For the past two nights I’ve checked out the “Hangout” feature. This is the one new feature that Facebook doesn’t offer. The first night I joined in on a pre-arranged hangout hosted by Ginger Smith, and about six or seven genealogists chatted for about an hour. Last night I started a hangout, which attracted six chatters, with no more than four of us at a time on screen as some chatters only stayed for a few minutes just out of curiosity!The first night was a real experiment, since folks didn’t know that a patch was required for the video chat, and some of us had trouble logging on to the chat. I had to reboot several times, and the chatters could see my name appear and disappear with each attempt. I finally got onboard, yet lost my wireless connection before the hour was up. There were a variety of platforms being used by participants, Firefox, Internet Explorer, Safari, etc. and the one causing the most problems seemed to be Chrome (which is a Google product, believe it or not!) Dick Eastman mentioned that he had to close all his other windows to run the chat properly, and he blogged aboutthis, too.
Another thing I found out is that after the chat, Google+ automatically posted a notice that I “hungout with 6 people” and listed their names X, Y and Z. This is an automatic feature, and there doesn’t seem to be a way to edit or change this? Maybe I’m wrong, but it would be important to know ahead of time that the world is going to know everyone you include in your “Hangouts”! I suppose you could always delete this post, but for some people that might pose a bit of a problem.The more people who join your chat, the slower the video seems to run. The audio kept up just fine, but at some point the video became very jerky. People would seem to disappear off the screen, instead of seeing them get up and walk away. A chart held up in front of the camera would appear and disappear, so it would be important to remember to hold it there for a minute or two instead of just waving it in front of the computer (a good hint for genealogists!)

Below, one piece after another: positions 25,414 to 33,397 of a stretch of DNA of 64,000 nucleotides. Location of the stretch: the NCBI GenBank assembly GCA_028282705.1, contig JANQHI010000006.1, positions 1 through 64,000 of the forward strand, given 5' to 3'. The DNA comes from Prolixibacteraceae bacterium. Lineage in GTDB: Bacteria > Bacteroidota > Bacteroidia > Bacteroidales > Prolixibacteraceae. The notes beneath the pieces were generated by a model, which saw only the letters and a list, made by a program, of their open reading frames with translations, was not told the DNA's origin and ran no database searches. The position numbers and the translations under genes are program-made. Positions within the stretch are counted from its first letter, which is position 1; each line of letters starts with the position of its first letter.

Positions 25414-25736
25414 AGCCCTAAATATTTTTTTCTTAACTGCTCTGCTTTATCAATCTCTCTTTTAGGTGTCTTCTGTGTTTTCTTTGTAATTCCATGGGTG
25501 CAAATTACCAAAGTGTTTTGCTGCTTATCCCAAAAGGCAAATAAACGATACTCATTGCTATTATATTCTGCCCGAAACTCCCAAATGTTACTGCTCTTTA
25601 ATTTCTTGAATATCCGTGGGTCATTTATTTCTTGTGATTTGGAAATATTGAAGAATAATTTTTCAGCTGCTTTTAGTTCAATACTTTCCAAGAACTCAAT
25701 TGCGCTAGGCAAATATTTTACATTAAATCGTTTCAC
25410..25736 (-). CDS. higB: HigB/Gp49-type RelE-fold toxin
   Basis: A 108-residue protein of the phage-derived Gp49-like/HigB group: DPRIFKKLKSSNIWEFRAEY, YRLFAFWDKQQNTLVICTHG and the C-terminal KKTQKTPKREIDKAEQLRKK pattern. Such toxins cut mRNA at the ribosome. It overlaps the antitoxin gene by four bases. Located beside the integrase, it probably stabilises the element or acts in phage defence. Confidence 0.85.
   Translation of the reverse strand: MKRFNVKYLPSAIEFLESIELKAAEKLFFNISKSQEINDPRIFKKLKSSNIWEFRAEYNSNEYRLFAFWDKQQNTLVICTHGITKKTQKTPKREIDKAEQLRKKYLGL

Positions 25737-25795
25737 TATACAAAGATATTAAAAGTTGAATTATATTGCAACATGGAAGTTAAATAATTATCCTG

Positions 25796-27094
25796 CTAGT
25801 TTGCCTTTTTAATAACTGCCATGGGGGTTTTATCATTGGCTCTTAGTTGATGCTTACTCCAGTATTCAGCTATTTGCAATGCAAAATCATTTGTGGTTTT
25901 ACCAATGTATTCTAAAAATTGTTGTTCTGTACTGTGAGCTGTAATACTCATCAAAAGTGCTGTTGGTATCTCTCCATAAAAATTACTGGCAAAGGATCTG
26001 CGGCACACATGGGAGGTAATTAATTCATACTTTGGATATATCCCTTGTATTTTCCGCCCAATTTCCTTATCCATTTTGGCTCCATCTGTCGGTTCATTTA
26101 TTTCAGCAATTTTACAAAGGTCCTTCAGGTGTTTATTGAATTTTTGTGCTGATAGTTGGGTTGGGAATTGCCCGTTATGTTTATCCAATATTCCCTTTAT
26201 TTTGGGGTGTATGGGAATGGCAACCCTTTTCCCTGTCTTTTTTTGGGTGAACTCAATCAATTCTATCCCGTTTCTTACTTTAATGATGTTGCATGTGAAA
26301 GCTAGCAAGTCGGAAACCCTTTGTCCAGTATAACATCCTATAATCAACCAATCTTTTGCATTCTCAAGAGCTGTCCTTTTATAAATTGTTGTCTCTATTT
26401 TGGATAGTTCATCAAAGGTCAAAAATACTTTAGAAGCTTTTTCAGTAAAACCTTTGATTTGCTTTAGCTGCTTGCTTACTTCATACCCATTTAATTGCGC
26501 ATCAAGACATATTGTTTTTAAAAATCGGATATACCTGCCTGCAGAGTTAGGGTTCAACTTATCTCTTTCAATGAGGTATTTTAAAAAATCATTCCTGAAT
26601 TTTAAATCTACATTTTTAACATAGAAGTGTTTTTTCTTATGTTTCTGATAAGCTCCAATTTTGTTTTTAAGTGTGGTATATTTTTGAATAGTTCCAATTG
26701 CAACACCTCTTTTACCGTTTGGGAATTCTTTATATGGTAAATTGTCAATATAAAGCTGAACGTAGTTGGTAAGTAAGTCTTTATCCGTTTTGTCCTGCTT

The second night’s hangout was initiated by a prearranged time, but most people just saw the open invitation to hangout on the stream and joined in that way. Spontaneous hangouts seem to be the most fun. I can see that if a family wanted to chat about a topic, or a group of friends decided that posting on line was getting tedious they could just break into a spontaneous video hangout to continue the conversation face to face.Marian Pierre Louis, who is a professional genealogist, had some concerns right away during our chat about how she looked on video. Lighting, background, and background noises all seemed to matter a lot in how participants looked and sounded. One participant had a TV on in the background, and another seemed to be too far away from the microphone and was hard to hear. Russ Worthington wore a headset (earphones and mic) and he sounded the best to everyone who was listening. This is not important for just socializing, but for a client conference or a more important conversation these are all things to keep in mind.
It was not necessary for participants to have a webcam and microphone, since there was a built in chat box on the screen. We experimented with sending messages on the chat wall, and it seemed to work just fine. It reminded me of the chat wall where the Peanut Gallery posts comments during Thomas MacEntee’s Genealogy BlogTalk radio shows. I liked this because everyone can participate this way, even if they don’t have a webcam. Everyone will see the video, even if they are just chatting. There is a button to “mute” the camera (if you are in your PJs!) or to “mute” the audio (in case the phone rings, which happened to me!).Since I had initiated the hangout, I was curious to see what would happen when I logged off the conversation. Would it end the video conferencing? Or would the other participants be able to continue their chat? Fortunately, when I logged off, they could continue- which is a nice feature to know about ahead of time.
Copyright 2011, Heather Wilkinson Rojo